Emigration and Immigration in Literature

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What positive and negative aspects of the immigrant experience did Anna Maria Klinger describe in her letters home to Germany?

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The immigrant experience can be a dialogue between personal agency and acculturation—the desire to seek a better life while dealing with the challenges of adapting to a new culture. Immigrants in the United States have expressed this experience through various forms of communication, including the process of learning English, letters,...

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The immigrant experience can be a dialogue between personal agency and acculturation—the desire to seek a better life while dealing with the challenges of adapting to a new culture. Immigrants in the United States have expressed this experience through various forms of communication, including the process of learning English, letters, social clubs, works of art, diaries, and dreams. The documents generated from these events and organizations provide students with a unique archive through which to examine US history.

Anna Maria Klinger’s letters to her parents provide a firsthand account of personal experiences and social observations during a significant wave of German immigration to the US in the nineteenth century. While she could find jobs as a domestic worker with other German families, Klinger discovered that learning English was the path to better employment. In her letters, Klinger expressed the need to learn English through immersion in English-speaking environments instead of remaining with families who only spoke German.

After establishing herself, Klinger supported the immigration of her brothers and sisters to America. In her following letters, Klinger celebrated the news of her sister Barbara’s job at a bakery and the developing English language skills of the children.

As she worked and confronted the issues of income and language, Klinger also continued the dialogue between agency and acculturation in her dreams. She shared these dreams in letters to her parents, commenting on a feeling of homesickness yet, at the same time, feeling a sense of gladness at establishing herself in America.

Further Reading:

Hoerder, Dirk and Jörg Nagler, eds. People in Transit: German Migrations in Comparative Perspective, 1820-1930. Cambridge, Cambridge University Press, 1995.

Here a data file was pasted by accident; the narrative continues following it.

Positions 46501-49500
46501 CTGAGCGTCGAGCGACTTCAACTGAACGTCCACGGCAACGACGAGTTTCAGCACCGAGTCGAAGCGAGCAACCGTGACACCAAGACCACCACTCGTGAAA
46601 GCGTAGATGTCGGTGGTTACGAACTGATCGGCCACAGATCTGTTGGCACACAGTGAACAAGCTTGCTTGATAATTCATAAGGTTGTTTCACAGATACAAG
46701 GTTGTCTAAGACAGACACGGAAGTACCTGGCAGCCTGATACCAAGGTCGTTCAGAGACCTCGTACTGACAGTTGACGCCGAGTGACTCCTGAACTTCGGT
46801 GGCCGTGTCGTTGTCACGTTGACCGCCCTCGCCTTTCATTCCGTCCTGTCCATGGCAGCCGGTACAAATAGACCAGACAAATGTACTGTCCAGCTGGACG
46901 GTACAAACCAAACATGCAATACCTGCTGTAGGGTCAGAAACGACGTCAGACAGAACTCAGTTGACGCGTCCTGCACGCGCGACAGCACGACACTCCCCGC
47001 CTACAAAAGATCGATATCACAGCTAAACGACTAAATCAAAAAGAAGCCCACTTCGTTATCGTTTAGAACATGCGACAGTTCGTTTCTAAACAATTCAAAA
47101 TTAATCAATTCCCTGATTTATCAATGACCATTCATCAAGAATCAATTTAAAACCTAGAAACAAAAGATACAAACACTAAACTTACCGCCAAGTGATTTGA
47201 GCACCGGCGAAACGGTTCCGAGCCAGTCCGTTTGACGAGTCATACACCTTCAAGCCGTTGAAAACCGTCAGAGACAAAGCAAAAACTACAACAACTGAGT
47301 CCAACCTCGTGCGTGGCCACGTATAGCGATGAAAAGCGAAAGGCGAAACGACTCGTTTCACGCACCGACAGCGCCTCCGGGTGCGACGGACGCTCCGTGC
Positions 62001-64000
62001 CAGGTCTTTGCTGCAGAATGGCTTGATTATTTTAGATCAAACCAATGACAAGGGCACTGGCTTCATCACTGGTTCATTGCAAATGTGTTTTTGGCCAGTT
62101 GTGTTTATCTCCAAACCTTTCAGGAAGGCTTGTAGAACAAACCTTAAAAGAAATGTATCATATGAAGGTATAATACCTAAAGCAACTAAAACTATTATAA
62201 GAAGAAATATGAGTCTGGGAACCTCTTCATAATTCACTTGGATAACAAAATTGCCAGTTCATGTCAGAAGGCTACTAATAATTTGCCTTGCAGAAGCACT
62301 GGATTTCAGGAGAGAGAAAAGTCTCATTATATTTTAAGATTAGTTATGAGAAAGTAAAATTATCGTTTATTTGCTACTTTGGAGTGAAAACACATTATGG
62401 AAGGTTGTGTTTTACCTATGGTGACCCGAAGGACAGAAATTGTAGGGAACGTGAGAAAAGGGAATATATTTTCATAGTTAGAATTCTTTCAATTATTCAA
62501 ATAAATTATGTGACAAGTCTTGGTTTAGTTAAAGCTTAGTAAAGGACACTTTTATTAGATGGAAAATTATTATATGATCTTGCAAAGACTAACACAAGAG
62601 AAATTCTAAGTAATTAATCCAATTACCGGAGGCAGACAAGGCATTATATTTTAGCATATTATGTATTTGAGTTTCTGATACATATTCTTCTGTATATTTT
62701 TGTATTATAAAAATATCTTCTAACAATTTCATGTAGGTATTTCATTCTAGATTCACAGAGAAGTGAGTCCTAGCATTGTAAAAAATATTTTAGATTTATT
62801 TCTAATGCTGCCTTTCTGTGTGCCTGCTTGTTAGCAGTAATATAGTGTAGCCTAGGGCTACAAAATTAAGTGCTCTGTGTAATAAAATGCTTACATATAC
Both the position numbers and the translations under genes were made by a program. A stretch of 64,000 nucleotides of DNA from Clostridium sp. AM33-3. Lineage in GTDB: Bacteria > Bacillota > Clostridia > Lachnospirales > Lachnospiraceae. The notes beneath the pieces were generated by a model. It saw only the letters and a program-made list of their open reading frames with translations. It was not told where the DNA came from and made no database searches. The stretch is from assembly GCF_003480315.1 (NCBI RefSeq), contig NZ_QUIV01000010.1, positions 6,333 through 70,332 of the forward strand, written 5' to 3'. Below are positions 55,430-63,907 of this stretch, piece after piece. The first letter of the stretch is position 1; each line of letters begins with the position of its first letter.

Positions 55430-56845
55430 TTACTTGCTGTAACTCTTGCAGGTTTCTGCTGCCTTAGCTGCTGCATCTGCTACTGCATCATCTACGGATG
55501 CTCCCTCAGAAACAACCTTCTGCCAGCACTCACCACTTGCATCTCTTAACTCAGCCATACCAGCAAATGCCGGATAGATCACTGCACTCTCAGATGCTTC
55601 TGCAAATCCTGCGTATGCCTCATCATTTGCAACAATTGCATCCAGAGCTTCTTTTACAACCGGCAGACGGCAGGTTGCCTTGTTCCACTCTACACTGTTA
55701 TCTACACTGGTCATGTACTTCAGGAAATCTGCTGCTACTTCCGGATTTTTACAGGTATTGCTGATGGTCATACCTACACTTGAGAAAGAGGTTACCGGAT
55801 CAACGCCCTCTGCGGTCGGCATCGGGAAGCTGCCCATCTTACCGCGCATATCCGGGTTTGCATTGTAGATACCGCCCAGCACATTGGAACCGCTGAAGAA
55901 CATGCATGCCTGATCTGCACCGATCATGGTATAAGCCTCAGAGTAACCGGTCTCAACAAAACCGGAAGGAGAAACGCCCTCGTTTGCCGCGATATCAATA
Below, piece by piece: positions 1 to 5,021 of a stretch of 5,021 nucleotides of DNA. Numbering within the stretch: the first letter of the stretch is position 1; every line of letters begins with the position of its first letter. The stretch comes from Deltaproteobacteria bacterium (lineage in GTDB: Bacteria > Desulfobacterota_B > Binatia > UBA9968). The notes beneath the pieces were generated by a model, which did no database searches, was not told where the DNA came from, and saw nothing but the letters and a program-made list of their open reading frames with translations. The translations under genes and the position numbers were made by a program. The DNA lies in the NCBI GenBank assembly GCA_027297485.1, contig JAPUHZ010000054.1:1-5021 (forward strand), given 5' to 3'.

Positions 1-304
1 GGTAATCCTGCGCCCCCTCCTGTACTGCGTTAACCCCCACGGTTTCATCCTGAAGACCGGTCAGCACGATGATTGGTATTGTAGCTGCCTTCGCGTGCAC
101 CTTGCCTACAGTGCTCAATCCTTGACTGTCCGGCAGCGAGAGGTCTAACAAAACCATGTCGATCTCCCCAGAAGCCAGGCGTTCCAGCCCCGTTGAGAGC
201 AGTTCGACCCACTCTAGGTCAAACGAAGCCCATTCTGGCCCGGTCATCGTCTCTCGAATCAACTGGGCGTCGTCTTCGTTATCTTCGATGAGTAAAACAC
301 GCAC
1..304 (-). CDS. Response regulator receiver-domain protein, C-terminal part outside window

Wehner-Franco, Silke. Deutsche Dienstmädchen in Amerika 1850-1914. Münster, Waxmann, 1994.

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One problem that would be expected for an immigrant in Klinger's situation is the issue of money—her position as a housemaid would certainly put her at risk of monetary problems and losses, but this is shown not to be the case. Klinger even goes so far as to describe her salary as ideal for a housemaid of her position. What's more, Klinger even sees upward mobility in terms of her economic position, for becoming bilingual would earn her around twice the amount that she currently earns. However, as with any immigrant experience, personal alienation and depersonalization proves to be a problem for her, as she is expected to work hard and earn less than the general population. Her impoverishment in this capacity positions her on the fringes of society, and it is lonely for her.

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Klinger, in a letter home to her parents in Württemberg, describes wages (she worked in the home of a German family) as being higher than in her home country. She is "content for now," she says, with her wages of four dollars a month, which is not bad for a house servant who does not speak English. She also sees room for upward mobility, claiming that she could earn up to 10 dollars a month for the same job if she learns English. She does, however, decry the loneliness and alienation that she says is an almost universal part of the immigrant experience, especially for those people who did not come with their families. 

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